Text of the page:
by Julie

October 23, 2016

The Halloween "Wonderbox" is an interactive art project designed by Pataphysics Studio *. We've broken the project into four parts in order for you to bring Halloween characters to life with sound, lights and motion, using simple electronic parts and craft materials.


Fabrice Florin

 Fabrice Florin 

 Pataphysics Studio 

Overall, this ‘maker art’ program seems like a great way to teach art and technology to school children, in a playful way that makes their learning experience more fun.


1. Design and decorate the box

2. Light-up skull eyes

3. Spin artwork

4. Make a talking character

Concepts Explored

  • Electrical switches
  • Conductive materials
  • Simple circuits
  • Prototyping
  • Cause and effect
  • Creative thinking

Parts and Materials

The electronics for this project comes in many of the KitHub kits including the Classroom Motorized ArtBot kit and all of the STEAM program kits. You can also find them at a shop that sells electronic parts. 

    • 1 cardboard box (size is your choice)
    • 1 skull (or character with eyes)
    • 1 wooden spool
    • 2 Light Emitting Diodes (LEDs) 
    • 2 CR2032 coin cell batteries 
    • 1 hobby motor with alligator clip
    • 1 AA battery
    • 1 AA battery holder 
    • Conductive material (e.g. aluminum foil, copper tape, safety pin)
    • Hot glue or Elmer's glue
    • Electrical tape or duct tape

Part 1: Decorate Your WonderBox

A ‘wonderbox’ is an interactive art experience that features playful characters in miniature dioramas. Characters include singing flowers, alien invaders,  X-ray skulls and  more. Each wonderbox twinkles with lights, plays sounds and/or makes characters move. 

What this means, is that the design of the wonderbox is entirely up to you! This is your art project. There are no rules!

For inspiration, checkout these photos from a workshop in San Francisco.

Interactive Halloween Art Project

Part 2: Light up Skull Eyes

Make your skull's eyes light up: add LEDs in its eye sockets, and tape them to a small battery.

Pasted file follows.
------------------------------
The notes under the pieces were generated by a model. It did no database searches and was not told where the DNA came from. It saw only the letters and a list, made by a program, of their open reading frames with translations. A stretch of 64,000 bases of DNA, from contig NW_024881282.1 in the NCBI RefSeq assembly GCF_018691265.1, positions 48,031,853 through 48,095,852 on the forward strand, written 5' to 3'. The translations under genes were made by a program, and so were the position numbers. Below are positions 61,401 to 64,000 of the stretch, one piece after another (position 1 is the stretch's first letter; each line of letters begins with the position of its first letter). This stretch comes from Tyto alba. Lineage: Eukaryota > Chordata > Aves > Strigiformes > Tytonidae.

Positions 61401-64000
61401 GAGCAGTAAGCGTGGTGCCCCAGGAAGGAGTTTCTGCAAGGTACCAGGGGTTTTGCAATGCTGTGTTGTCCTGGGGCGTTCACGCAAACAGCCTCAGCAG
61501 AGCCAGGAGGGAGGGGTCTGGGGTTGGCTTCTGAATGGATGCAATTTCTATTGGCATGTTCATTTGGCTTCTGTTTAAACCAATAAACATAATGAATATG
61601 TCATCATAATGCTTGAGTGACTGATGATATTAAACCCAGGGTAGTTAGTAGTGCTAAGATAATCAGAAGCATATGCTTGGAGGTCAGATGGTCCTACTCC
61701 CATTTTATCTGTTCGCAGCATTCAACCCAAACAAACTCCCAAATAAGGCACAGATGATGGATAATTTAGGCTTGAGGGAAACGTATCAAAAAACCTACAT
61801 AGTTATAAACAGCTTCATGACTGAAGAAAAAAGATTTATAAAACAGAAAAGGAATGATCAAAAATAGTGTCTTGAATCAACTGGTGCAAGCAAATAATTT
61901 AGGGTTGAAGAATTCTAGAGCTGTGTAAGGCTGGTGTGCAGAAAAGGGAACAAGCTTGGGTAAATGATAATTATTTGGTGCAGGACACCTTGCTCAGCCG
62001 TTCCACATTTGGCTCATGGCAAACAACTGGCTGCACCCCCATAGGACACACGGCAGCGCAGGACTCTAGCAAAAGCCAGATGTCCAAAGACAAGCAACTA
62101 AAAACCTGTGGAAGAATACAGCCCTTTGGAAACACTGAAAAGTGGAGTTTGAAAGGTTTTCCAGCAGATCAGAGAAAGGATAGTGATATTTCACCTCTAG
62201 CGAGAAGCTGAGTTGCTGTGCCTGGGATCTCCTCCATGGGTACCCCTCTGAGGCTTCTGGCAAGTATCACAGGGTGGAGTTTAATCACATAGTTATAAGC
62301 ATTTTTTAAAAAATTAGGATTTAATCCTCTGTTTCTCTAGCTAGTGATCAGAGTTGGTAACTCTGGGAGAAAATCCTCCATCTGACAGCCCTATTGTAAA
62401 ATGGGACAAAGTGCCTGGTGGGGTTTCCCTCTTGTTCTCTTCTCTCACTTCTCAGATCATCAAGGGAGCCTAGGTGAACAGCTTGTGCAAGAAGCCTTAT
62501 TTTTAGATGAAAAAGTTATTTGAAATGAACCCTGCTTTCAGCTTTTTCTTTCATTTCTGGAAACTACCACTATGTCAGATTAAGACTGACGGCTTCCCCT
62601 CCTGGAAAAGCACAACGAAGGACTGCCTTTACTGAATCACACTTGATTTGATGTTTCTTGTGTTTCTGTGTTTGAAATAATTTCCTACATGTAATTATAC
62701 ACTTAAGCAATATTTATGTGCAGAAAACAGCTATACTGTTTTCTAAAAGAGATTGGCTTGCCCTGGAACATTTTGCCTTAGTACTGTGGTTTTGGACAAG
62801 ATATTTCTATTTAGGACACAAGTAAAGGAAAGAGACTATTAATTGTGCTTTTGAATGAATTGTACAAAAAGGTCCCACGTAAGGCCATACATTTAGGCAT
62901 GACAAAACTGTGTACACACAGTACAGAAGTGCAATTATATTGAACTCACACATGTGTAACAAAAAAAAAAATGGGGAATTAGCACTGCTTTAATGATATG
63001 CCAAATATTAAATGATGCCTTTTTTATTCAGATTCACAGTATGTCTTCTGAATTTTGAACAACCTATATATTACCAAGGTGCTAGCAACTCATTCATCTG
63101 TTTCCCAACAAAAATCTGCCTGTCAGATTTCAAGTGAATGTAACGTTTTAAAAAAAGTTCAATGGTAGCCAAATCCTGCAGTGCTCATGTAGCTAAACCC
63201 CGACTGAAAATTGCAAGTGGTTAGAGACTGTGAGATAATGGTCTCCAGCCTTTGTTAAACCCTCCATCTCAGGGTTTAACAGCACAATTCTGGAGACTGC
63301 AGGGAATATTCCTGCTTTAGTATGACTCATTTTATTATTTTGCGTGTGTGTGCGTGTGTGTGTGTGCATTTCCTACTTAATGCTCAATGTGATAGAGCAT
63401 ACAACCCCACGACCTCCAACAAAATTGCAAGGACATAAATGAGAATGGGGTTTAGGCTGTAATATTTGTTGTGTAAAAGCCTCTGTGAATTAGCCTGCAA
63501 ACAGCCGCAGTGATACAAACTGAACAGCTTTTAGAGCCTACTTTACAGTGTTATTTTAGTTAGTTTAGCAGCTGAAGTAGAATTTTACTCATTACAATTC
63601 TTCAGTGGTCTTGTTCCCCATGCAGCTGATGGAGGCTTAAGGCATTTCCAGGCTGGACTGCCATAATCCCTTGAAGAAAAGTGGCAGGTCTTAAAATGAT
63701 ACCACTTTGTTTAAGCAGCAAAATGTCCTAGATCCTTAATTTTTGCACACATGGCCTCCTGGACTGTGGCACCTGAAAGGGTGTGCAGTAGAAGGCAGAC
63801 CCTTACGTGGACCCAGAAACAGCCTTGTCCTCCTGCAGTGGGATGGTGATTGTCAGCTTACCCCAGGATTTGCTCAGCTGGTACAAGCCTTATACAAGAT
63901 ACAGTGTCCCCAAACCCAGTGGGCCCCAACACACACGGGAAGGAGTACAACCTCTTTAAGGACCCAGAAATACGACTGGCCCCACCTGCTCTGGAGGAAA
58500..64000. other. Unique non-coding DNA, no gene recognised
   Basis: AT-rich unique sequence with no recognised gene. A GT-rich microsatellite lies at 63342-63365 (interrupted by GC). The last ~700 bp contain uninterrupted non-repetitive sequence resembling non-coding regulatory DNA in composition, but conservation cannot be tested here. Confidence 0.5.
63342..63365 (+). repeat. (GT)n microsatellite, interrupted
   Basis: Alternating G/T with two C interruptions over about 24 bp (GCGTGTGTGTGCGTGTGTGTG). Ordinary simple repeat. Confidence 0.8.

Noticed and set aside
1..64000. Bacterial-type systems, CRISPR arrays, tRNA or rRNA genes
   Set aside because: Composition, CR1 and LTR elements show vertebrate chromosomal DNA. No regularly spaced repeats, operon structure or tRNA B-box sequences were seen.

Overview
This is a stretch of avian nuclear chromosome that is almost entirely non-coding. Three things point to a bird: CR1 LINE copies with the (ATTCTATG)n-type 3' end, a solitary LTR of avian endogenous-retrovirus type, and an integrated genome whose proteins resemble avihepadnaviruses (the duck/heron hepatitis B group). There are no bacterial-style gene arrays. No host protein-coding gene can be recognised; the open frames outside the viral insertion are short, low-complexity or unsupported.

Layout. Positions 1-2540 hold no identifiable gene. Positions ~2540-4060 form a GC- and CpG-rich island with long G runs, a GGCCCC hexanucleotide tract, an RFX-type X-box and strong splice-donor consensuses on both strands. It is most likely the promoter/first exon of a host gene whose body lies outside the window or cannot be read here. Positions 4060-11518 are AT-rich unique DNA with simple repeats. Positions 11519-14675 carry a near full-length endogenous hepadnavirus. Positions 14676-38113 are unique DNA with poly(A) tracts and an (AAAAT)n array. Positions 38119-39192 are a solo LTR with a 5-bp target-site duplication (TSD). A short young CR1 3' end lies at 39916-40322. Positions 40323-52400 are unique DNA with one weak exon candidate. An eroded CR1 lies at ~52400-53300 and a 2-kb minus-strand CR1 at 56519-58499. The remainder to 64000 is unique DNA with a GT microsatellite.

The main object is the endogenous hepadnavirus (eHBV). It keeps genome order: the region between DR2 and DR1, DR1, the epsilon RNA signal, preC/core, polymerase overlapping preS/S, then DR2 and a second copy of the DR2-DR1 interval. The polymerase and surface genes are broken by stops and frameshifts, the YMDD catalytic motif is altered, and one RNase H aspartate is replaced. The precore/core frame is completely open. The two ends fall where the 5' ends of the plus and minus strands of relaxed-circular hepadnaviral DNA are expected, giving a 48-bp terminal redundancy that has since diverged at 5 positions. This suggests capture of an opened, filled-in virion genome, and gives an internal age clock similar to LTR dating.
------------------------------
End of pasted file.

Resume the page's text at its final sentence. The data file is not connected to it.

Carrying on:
Parts and Materials

  • 1 skull (or character of your choice)
  • 1 spinning spiral artwork
  • 1 spool or something similar to mount your skull in the box
  • 2 Light-emitting Diodes (LEDs)
  • 2 CR2032 coin cell batteries
  • recordable module (or a Makey Makey or Makey Go)
  • Hot glue or Elmer's glue
  • Electrical or duct tape
  • Wonderbox Parts 1


    1. Test your LEDs. Use an LED and coin cell battery: Pinch the LED legs, or leads, to the coin cell battery terminals. The longer LED lead, called the anode, should be touching the positive terminal (+) of the battery and the shorter LED lead, called the cathode, should be touching the negative terminal (-) of the battery.
    2. Place 1 LED through one hole in the skull’s eye. Add 1 coin cell battery like in step 1. 
    3. Tape the LED leads to the battery by wrapping duct tape 2-3 times around both sides of the battery. Keep the tape very tight as you wrap.
    4. Repeat with the second LED and coin cell battery.
    5. Mount skull on spool. Use glue to secure in place.
    6. Place your skull into your box.
    LED Throwie

    Part 3: Spinning Spiral

    Make something spin in your box, like a spinning spiral. Add a motor in the back of your box, position a piece of art to the motor shaft, and connect it to a battery to make it spin.

    Parts and Materials

    • 1 spinning spiral or other similar piece of artwork
    • 1 hobby motor with alligator clips
    • 1 AA battery
    • 1 AA battery holder
    • Electrical or duct tape
    Wonderbox Part 2


    Step 1
    1. Place the AA Battery in the AA battery holder.
    Step 2
    1. Attach the red alligator clip to one AA battery holder lead (it doesn’t matter which).
    2. Attach the black alligator clip to the other AA battery holder lead.
    3. If the motor starts buzzing, your connection is good!

    Troubleshooting: If your motor doesn’t spin, make sure the connection between the AA battery holder leads and alligator clips are good. Also ensure your battery is good.

    Step 3
    1. Poke the motor shaft through the back of the box.
    2. Tape the battery pack to the back of the box.
    3. Place the spiral artwork on the inside of box with the motor shaft poked through the middle of the paper.

    Part 4: Talking Skull or Spider

    Make a sound for your character: record a sound for your skull or spider (or other character), and create a button with conductive material to make it play.

    Parts and Materials

    Wonderbox Parts 3

    * This Wonderbox Kit is based on The ‘Pataphysical Slot Machine' - a fun and educational combination of art and technology. This poetic oracle was created by a group of artists, engineers, teachers and students in Mill Valley, inspired by the maker movement and ‘Pataphysics, the “science of imaginary solutions." Learn more at

    About the author 


    Julie B. does a bit of everything at KitHub, but her top priority is to ensure customers have an excellent experience.

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